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The neonatal blood film

As at any other time in life, examination of a blood film in a neonate can be very informative. It is important that films are interpreted in the context of the clinical details and the blood count. It is also necessary to consider the period of gestation of the neonate at birth, since what is normal differs in term and preterm babies, particularly for those born before 28 weeks’ gestation.

What is normal?

In comparison with infancy and later in childhood, the blood count of a neonate shows a higher red cell count (RBC), haemoglobin concentration (Hb), haematocrit (Hct), mean cell volume (MCV) and mean cell haemoglobin (MCH). As a result, a blood film may appear “packed”. The erythrocytes will be notably larger than those of infants, children and adults but they should not be described as “macrocytic” if they are of normal size for a neonate. In preterm neonates the Hb and Hct are slightly lower and the MCV and MCH are higher than in term neonates. Nucleated red blood cells (NRBC) may be present, these being more numerous in preterm neonates (of the order of up to 25/100 white cell count (WBC) in comparison with up to 5/100 WBC). In the first month of life the Hb, Hct, MCV and MCH fall while NRBC disappear from the peripheral blood in healthy neonates in the first postnatal week.

In addition to greater erythrocyte size, the neonatal blood film may show other erythrocyte features that would be abnormal at other stages of life, specifically the presence of echinocytes (more numerous if preterm) and fragments (schistocytes). Features of hyposplenism may be present, particularly in preterm neonates.

In addition to the red cell features, the neonate often has a higher WBC, neutrophil count, monocyte count and lymphocyte count in comparison with later in life. Low numbers of blast cells may be present (less than 5% at term, slightly higher earlier in gestation). Granulocyte precursors may be present in preterm neonates.

The platelet count reaches adult levels (≥150 × 109/L) by the end of the second trimester.

What can we learn from microscopy?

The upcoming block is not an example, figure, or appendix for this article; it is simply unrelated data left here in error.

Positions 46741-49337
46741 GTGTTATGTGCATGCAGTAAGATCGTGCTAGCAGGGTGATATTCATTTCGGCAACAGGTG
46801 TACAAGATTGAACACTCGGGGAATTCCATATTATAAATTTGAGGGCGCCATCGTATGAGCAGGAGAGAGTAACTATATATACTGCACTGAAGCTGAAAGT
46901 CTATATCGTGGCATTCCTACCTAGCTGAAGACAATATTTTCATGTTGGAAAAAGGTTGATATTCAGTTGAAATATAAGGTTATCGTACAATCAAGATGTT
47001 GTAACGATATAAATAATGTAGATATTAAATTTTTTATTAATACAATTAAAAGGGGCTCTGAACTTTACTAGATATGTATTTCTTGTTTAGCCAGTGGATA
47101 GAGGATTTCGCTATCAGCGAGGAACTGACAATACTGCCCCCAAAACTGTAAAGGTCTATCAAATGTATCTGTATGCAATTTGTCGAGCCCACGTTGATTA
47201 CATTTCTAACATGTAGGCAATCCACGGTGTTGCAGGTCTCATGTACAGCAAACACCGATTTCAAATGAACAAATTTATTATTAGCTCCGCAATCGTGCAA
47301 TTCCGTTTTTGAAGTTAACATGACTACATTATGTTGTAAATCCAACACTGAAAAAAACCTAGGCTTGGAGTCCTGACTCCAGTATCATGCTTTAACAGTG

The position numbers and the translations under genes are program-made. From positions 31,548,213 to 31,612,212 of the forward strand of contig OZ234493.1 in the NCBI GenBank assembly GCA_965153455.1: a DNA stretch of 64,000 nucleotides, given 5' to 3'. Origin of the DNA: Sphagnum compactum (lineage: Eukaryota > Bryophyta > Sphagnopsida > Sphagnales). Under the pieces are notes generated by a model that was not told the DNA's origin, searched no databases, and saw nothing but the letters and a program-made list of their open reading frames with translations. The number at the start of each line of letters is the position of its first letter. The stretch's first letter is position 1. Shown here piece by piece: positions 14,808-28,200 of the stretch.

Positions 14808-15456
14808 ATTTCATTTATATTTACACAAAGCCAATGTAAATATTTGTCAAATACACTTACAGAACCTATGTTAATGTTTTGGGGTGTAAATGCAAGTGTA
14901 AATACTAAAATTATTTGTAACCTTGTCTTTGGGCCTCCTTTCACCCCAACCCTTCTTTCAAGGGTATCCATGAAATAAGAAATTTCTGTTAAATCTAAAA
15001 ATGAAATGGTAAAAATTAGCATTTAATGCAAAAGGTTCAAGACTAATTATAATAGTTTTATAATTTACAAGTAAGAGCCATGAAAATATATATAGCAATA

Diagnosis of some haematological conditions peculiar to the neonatal period is aided by microscopy, for example haemolytic disease of the newborn (HDN, alloimmune haemolytic anaemia), in which spherocytes and polychromasia are seen, and alloimmune thrombocytopenia, when a low platelet count without other features is apparent. Spherocytosis is more prominent in ABO HDN than Rh HDN. The presence of neonatal jaundice is an indication for a blood count and film and in hydrops fetalis these investigations are obligatory. The diagnosis of hereditary elliptocytosis is readily apparent on blood film examination but it should be noted that in some neonates with this condition there is very striking poikilocytosis, so that there can be confusion with hereditary pyropoikilocytosis; genetic testing and follow up over the first few months of life permits the distinction to be made. The diagnosis of infantile pyknocytosis can be made only with the aid of a blood film, which shows “pyknocytes” – irregularly contracted, spiculated cells. Southeast Asian ovalocytosis, which at other times of life is asymptomatic, can cause anaemia in the neonate with typical blood film features of stomatocytes and oval macrocytes. In microangiopathic haemolytic anaemias, schistocytes are more frequent then in healthy neonates and there may also be thrombocytopenia; however, it is important to be aware that schistocytes are not infrequent in healthy neonates and their presence should not be overinterpreted. The effects of twin-to-twin transfusion will be apparent from the disparity in blood count findings between twins; the blood film does not give much information but the red cells of the polycythaemic twin may show hypochromia and in the anaemic twin the expected response to anaemia is seen. Red cell aplasia from intrauterine parvovirus B19 infection shows anaemia without polychromasia or increased NRBC.